Given the challenging near-term market conditions, investors said that they are being more cautious. More than two-thirds of investors are holding more cash, applying higher discount rates, dedicating more time to cash flow and balance sheet analysis, and transitioning their investment focus from growth to value. Although investors expect these changes to be temporary, they do not anticipate a quick reversion. For example, more than 60% of investors said the shift in preference from growth to value would persist for another one to three years. However, it is noteworthy that the S&P 500’s strong performance in the first half of 2023 was partially driven by growth-oriented technology stocks—a rally fueled by investors’ interest in AI.
As inflation moderates and recession fears subside, corporate leaders need to be multitaskers—investing in longer-term growth while also delivering short-term results and ensuring enough resilience to weather ongoing risks. Approximately 60% of survey respondents consider investing for growth or protecting revenue to be a top-three priority for financially healthy companies, while half of those surveyed emphasized the importance of building financial resilience and managing cash flow.
Striking a balance begins with defining a clear and compelling growth strategy for the next three to five years. Long-term organic growth is the clear-cut, number one investment consideration for investors, with 59% of respondents ranking it among their top-three considerations—more than twice the percentage for any other factor. For this growth to be durable and to create value, however, leaders need to ensure that their companies have the right foundations in place, including an appropriate cost base, a flexible organization structure, and updated capabilities. Leaders also need to ensure that their portfolio of businesses is set up for the long term.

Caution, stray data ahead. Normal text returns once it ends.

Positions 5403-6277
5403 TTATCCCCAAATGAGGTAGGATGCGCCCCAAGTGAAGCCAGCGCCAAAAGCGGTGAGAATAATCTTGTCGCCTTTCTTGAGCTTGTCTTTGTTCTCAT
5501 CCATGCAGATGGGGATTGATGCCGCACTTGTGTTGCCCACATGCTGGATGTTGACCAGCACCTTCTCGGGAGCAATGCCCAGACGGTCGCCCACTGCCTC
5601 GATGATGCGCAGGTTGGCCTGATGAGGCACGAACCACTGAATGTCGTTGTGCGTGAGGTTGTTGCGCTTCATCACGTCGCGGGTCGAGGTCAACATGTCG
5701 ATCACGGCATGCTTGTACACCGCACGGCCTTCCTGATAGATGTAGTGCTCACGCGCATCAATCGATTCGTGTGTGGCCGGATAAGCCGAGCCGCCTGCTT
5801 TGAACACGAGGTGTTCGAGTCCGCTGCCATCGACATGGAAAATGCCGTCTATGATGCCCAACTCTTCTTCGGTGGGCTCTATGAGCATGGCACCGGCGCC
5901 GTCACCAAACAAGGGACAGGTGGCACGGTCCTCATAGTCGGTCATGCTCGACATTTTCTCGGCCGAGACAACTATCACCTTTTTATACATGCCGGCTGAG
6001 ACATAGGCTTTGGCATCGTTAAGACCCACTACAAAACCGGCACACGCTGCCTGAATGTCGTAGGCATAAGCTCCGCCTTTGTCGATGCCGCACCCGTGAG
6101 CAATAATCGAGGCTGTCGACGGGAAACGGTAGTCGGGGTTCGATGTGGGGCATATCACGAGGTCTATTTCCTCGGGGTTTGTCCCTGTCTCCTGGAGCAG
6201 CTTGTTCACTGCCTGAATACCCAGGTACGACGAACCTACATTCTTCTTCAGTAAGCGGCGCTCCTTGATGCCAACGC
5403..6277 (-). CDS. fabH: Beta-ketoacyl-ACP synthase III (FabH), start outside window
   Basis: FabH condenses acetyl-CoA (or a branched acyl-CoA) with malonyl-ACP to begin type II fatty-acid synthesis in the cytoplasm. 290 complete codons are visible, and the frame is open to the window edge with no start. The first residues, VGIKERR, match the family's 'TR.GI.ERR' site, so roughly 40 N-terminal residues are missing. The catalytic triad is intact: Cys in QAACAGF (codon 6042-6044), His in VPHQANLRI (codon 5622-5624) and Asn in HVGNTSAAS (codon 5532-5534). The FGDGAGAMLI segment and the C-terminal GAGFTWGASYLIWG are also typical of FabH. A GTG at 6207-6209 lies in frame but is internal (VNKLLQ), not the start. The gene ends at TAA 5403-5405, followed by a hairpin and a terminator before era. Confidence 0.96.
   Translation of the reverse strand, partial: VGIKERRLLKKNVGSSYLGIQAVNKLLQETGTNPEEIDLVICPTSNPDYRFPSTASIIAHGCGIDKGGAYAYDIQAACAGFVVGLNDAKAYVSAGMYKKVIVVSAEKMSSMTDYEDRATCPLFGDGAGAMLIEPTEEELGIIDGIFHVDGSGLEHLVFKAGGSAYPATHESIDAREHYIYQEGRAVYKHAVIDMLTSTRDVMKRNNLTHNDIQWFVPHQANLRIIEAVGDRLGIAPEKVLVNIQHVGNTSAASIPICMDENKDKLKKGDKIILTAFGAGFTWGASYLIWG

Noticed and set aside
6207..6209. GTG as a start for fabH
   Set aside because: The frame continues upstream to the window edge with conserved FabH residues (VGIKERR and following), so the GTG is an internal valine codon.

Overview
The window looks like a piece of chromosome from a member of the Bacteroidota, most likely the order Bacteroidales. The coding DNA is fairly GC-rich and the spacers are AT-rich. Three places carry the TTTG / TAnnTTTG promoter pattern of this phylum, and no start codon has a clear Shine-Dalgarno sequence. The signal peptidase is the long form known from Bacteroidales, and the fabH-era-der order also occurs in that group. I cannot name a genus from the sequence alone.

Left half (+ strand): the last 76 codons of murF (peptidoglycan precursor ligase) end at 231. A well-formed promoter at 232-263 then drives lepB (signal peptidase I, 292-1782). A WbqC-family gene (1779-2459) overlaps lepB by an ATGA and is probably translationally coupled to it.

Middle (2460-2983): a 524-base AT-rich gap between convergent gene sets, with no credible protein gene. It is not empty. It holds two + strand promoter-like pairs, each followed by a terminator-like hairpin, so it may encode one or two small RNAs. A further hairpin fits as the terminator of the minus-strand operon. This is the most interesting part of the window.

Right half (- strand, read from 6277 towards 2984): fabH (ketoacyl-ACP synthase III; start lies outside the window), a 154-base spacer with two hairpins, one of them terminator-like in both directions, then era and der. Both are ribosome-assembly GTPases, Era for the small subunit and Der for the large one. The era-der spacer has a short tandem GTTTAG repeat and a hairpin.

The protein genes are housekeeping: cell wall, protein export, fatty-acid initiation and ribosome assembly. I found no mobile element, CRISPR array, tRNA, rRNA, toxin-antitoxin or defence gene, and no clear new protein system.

Capital allocation will play a crucial role in achieving the balance. Investors underscored the importance of companies increasing organic investments, with more than half of investors ranking it in their top two capital allocation priorities for financially healthy companies. This was followed by strengthening the balance sheet by reducing debt, building cash reserves, and pursuing strategic and accretive M&A. Increasing dividends or aggressively repurchasing shares were less popular as the optimal way to deploy capital and free cash flow. Even so, many investors expect companies to continue paying dividends at least at the historical levels that preceded the pandemic.
The insights from BCG’s 2023 Global Investor Survey highlight the opportunities for financially healthy companies to benefit from investors’ medium-term optimism. Prioritizing both growth and financial resilience is a difficult balancing act that requires a well-considered approach to allocating capital among organic growth, M&A, and cash payouts. Leaders who devise a plan that takes into account investors’ wide-ranging priorities will position their companies to deliver stronger and more sustainable TSR even in the face of potential short-term headwinds.